New figures show that the price of basic groceries such as butter, milk and cheese rose by 30% year-on-year in December, whilst overall food and drink inflation hit 15% in the same month.
According to Which? Milk is 26% more expensive than the previous year, with cheese at 22.3%, water is up by 18.6%, bakery products are 19.5% higher and pastries also saw a higher-than-average increase at 18.5%.
Which? head of food policy Sue Davies said: “We know food prices have risen exponentially in the last year and our inflation tracker shows the dramatic impact this is having on everyday products at the supermarket.
“Some households are already skipping meals to make ends meet and our findings show trust in supermarkets taking a hit as many people worry, they are putting profits before the people suffering during this cost-of-living crisis.
“Supermarkets must do more. Which? is calling for them to ensure everyone has easy access to basic, affordable food ranges at a store near them, particularly in areas where people are most in need, as well as pricing which enables people to easily work out best value and promotions to support people who are particularly struggling.”
A Waitrose spokeswoman said: “Which?’s own research released today shows that our price inflation was in fact lower than the market average. We’re working very hard with our suppliers to ensure we offer great value, while continuing to deliver industry-leading animal welfare standards, fresh produce grown with care and fair deals for farmers.”
An Asda spokesman said: “We’re working hard to keep prices in check for customers and remain the lowest-priced major supermarket – a position recognised by Which? in their regular monthly basket comparison which has named Asda as the cheapest supermarket for a big shop every month for the last three years.”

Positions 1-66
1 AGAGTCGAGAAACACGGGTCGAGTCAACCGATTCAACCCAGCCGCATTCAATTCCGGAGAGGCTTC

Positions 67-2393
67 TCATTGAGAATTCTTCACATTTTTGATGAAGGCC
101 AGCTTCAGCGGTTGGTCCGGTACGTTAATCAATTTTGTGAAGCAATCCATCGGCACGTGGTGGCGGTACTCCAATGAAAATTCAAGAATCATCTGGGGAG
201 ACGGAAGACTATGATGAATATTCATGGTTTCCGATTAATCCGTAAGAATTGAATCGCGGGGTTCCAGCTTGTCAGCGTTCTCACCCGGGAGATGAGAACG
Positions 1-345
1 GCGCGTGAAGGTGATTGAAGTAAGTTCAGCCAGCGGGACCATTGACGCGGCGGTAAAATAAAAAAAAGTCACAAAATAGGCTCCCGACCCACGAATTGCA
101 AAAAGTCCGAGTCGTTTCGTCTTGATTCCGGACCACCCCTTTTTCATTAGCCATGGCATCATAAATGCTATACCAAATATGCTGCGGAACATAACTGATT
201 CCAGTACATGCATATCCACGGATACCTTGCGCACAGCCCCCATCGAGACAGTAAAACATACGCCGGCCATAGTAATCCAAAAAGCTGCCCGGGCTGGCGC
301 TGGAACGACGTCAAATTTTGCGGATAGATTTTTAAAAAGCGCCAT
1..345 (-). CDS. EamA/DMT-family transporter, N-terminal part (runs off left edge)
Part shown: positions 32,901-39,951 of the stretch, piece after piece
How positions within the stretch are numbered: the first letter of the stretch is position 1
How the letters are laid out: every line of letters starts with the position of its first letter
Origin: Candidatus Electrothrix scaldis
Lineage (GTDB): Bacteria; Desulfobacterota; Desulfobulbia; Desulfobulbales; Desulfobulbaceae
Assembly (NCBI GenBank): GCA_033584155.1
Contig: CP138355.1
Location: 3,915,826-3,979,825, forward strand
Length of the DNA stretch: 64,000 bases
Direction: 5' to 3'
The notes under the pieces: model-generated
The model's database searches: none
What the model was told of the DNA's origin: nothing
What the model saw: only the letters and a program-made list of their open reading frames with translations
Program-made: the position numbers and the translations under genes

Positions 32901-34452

An Aldi spokeswoman said: “We are the lowest-priced supermarket in Britain. Our customers will always pay less for their shop with Aldi and that is why Which? has named us as the cheapest supermarket in 2022.”
Tesco said: “With household budgets under increasing pressure, we are absolutely committed to helping our customers by keeping a laser focus on the cost of the weekly shop. Earlier this week, we were pleased to be recognised by The Grocer as the retailer doing the most to keep prices down right now.”
Andrew Opie, director of food and sustainability at the British Retail Consortium, said: “Retailers understand the pressure households are under and are doing everything they can to limit price rises on their products.
“Unfortunately, the war in Ukraine has pushed up the cost of many items including wheat, fertiliser and animal feed, as well as global energy prices, leading to higher prices for many staples.
“Despite these challenges, retailers are determined to support their consumers with the cost of living and provide local communities with easy access to affordable food by expanding value ranges, keeping the price of essentials down and introducing discounts for vulnerable groups.
“Fierce competition for customers is also helping to keep prices as low as possible, despite the spiralling costs retailers face.”